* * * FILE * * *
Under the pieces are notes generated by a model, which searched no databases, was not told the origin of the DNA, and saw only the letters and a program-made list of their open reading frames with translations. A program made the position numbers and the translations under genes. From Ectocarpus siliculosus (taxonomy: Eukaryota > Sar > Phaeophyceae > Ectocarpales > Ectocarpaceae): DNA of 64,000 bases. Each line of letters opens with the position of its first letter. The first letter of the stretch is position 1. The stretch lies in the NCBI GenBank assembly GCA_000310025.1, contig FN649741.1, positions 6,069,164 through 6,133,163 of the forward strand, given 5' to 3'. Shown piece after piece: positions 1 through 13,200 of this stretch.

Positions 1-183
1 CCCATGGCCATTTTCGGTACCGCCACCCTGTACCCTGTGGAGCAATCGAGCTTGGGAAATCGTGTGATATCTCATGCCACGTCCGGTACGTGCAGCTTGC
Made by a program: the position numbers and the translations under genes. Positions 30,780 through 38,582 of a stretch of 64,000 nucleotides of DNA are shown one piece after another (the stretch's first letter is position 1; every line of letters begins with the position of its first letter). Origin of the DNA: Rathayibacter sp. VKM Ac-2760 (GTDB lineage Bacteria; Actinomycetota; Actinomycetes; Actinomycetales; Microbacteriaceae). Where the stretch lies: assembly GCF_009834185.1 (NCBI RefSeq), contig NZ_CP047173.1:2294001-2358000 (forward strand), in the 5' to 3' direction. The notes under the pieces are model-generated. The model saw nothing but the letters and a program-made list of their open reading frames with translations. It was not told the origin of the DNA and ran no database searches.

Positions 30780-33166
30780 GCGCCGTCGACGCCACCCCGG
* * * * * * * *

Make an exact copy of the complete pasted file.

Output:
Under the pieces are notes generated by a model, which searched no databases, was not told the origin of the DNA, and saw only the letters and a program-made list of their open reading frames with translations. A program made the position numbers and the translations under genes. From Ectocarpus siliculosus (taxonomy: Eukaryota > Sar > Phaeophyceae > Ectocarpales > Ectocarpaceae): DNA of 64,000 bases. Each line of letters opens with the position of its first letter. The first letter of the stretch is position 1. The stretch lies in the NCBI GenBank assembly GCA_000310025.1, contig FN649741.1, positions 6,069,164 through 6,133,163 of the forward strand, given 5' to 3'. Shown piece after piece: positions 1 through 13,200 of this stretch.

Positions 1-183
1 CCCATGGCCATTTTCGGTACCGCCACCCTGTACCCTGTGGAGCAATCGAGCTTGGGAAATCGTGTGATATCTCATGCCACGTCCGGTACGTGCAGCTTGC
Made by a program: the position numbers and the translations under genes. Positions 30,780 through 38,582 of a stretch of 64,000 nucleotides of DNA are shown one piece after another (the stretch's first letter is position 1; every line of letters begins with the position of its first letter). Origin of the DNA: Rathayibacter sp. VKM Ac-2760 (GTDB lineage Bacteria; Actinomycetota; Actinomycetes; Actinomycetales; Microbacteriaceae). Where the stretch lies: assembly GCF_009834185.1 (NCBI RefSeq), contig NZ_CP047173.1:2294001-2358000 (forward strand), in the 5' to 3' direction. The notes under the pieces are model-generated. The model saw nothing but the letters and a program-made list of their open reading frames with translations. It was not told the origin of the DNA and ran no database searches.

Positions 30780-33166
30780 GCGCCGTCGACGCCACCCCGG